An important concept for us is the notion of self-containment. For a project in development this means you find everything you need to develop and run the software directly in the one repository you check out/clone. For practical reasons we most of the time omit the IDE and the basic runtime like Java JDK or the Python interpreter. If you have these installed you are good to go in seconds.
What does this mean in general?
Usually this means putting all your dependencies either in source or object form (dll, jar etc.) directly in a directory of your project repository. This mostly rules out dependency managers like maven. Another not as obvious point is to have hardware dependencies mocked out in some way so your software runs without potentially unavailable hardware attached. The same is true for software services somewhere on the net that may be unavailable, like a payment service for example.
How to do it for Python
For Python projects this means not simply installing you dependencies using the linux package manager, system-wide pip or other dependency management tools but using a virtual environment. Virtual environments are isolated Python environments using an available, but defined Python interpreter on the system. They can be created by the tool
virtualenv or since Python 3.3 the included tool
venv. You can install you dependencies into this environment e.g. using pip which itself is part of the virtualenv. Preparing a virtual env for your project can be done using a simple shell script like this:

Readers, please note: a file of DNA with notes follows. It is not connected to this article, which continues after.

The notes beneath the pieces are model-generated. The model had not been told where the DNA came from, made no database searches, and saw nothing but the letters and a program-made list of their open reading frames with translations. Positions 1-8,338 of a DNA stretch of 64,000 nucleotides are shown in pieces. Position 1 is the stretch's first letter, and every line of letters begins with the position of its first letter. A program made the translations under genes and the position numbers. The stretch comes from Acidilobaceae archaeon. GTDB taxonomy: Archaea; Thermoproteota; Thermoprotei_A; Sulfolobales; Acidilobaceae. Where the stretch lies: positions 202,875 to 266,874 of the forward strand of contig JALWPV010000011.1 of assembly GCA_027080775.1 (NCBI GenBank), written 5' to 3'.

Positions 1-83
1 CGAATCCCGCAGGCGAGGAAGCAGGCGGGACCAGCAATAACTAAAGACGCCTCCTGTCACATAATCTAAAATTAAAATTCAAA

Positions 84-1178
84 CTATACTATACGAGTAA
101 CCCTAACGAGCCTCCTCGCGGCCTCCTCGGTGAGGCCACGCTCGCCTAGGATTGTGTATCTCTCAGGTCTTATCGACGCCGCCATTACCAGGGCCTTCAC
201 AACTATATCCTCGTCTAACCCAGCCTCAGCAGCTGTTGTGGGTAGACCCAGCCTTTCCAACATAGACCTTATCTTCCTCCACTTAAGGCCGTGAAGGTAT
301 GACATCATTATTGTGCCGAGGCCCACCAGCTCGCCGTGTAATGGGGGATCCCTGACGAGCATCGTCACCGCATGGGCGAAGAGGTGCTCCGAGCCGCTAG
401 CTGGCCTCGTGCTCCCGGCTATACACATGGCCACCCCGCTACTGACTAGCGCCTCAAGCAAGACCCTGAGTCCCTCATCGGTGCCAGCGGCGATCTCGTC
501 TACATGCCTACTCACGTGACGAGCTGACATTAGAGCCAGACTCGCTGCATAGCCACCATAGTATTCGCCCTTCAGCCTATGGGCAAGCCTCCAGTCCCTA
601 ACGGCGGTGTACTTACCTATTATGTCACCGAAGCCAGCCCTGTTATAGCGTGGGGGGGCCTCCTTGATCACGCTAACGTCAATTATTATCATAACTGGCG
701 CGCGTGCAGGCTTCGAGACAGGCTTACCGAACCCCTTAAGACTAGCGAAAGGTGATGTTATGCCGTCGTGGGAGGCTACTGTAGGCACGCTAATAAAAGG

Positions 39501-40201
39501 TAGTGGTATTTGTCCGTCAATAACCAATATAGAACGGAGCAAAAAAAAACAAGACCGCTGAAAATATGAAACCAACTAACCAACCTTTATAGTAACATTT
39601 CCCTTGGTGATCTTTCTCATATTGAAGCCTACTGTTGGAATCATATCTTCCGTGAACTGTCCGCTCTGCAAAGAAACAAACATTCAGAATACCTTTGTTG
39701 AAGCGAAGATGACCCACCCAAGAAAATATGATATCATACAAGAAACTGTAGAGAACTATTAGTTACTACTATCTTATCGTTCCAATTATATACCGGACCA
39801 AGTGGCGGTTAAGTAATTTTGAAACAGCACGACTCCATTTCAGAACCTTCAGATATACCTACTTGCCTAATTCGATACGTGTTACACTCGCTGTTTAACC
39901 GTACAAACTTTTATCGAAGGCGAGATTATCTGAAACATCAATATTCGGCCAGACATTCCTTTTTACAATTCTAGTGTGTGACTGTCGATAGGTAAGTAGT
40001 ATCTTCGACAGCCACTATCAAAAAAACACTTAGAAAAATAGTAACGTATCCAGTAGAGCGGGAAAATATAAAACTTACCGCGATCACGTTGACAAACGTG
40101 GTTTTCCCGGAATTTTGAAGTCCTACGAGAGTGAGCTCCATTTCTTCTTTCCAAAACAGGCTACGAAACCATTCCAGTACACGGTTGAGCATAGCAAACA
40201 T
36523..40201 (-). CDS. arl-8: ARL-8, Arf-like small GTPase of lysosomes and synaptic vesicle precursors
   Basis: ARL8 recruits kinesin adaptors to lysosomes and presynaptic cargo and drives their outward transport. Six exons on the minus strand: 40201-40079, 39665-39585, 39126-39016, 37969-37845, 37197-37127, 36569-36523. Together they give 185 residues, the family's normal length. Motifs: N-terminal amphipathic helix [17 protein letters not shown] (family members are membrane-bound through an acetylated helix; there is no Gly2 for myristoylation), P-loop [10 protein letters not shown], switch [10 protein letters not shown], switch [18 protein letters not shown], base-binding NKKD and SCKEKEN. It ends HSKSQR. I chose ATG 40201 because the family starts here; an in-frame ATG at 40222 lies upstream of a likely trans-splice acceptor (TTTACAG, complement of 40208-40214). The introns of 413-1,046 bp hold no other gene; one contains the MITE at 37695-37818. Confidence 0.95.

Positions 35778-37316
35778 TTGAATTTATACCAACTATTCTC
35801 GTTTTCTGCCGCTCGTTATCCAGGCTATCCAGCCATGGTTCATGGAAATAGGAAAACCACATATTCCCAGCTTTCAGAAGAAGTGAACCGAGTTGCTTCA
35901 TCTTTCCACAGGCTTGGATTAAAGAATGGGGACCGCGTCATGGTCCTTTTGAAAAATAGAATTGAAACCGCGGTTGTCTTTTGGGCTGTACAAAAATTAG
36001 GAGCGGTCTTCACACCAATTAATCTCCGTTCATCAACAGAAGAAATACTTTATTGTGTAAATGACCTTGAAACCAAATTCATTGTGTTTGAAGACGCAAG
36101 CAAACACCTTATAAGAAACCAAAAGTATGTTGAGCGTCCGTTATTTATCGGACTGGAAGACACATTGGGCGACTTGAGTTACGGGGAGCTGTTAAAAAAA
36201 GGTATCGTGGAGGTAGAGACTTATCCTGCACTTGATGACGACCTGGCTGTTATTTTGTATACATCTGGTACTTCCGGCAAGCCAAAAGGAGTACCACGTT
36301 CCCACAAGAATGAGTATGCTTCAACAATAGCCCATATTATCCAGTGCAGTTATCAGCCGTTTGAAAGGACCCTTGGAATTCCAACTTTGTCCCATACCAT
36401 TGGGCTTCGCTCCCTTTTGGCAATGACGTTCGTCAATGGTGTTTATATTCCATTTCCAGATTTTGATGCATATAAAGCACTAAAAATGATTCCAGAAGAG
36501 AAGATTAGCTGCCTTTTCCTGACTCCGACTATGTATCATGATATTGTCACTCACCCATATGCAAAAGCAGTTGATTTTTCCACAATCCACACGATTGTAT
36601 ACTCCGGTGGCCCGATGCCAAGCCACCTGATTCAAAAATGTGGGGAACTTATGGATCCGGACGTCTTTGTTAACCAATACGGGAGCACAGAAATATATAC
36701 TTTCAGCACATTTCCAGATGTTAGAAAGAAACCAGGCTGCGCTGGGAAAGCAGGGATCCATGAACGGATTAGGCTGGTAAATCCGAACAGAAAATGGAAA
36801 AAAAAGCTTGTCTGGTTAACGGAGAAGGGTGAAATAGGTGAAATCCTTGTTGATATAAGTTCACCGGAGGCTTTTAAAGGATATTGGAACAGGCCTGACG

python2.7 ~/my_project/vendor/virtualenv-15.1.0/virtualenv.py ~/my_project_env source ~/my_project_env/bin/activate pip install ~/my_project/vendor/setuptools_scm-1.15.0.tar.gz pip install ~/my_project/vendor/six-1.10.0.tar.gz ...
Your dependencies including virtualenv (for Python installations < 3.3) are stored into the projects source code repository. We usually call the directory
vendor or similar.
As a side note working with such a virtual env even remotely work like charm in the PyCharm IDE by selecting the Python interpreter of the virtual env. It correctly shows all installed dependencies and all the IDE support for code completion and imports works as expected:
What you get
With such a setup you gain some advantages missing in many other approaches:
- No problems if the target machine has no internet access. This would be problematic to classical pip/maven/etc. approaches.
- Mostly hassle free development and deployment. No more “downloading the internet” feeling or driver/hardware installation issues for the developer. A deployment is in the most simple cases as easy as a copy/rsync.
- Only minimal requirements to the base installation of developer, build, deployment or other target machines.
- Perfectly reproducable builds and tests in isolation. You continuous integration (CI) machine is just another target machine.
What it costs
There are costs of this approach of course but in our experience the benefits outweigh them by a great extent. Nevertheless I want to mention some downsides:
- Less tool support for managing the dependencies, especially if your are used to maven and friends and happen to like them. Pip can work with local archives just fine but updating is a bit of manual work.
- Storing (binary) dependencies in your repository increases the checkout size. Nowadays disk space and local network speeds make mostly irrelevant, especially in combination with git. Shallow-clones can further mitigate the problem.
- You may need to put in some effort for implementing mocks for your hardware or third-party software services and a mechanism for switching between simulation and the real stuff.
We have been using self-containment to great success in varying environments. Usually, both developers and clients are impressed by the ease of development and/or installation using this approach regardless if the project is in Java, C++, Python or something else.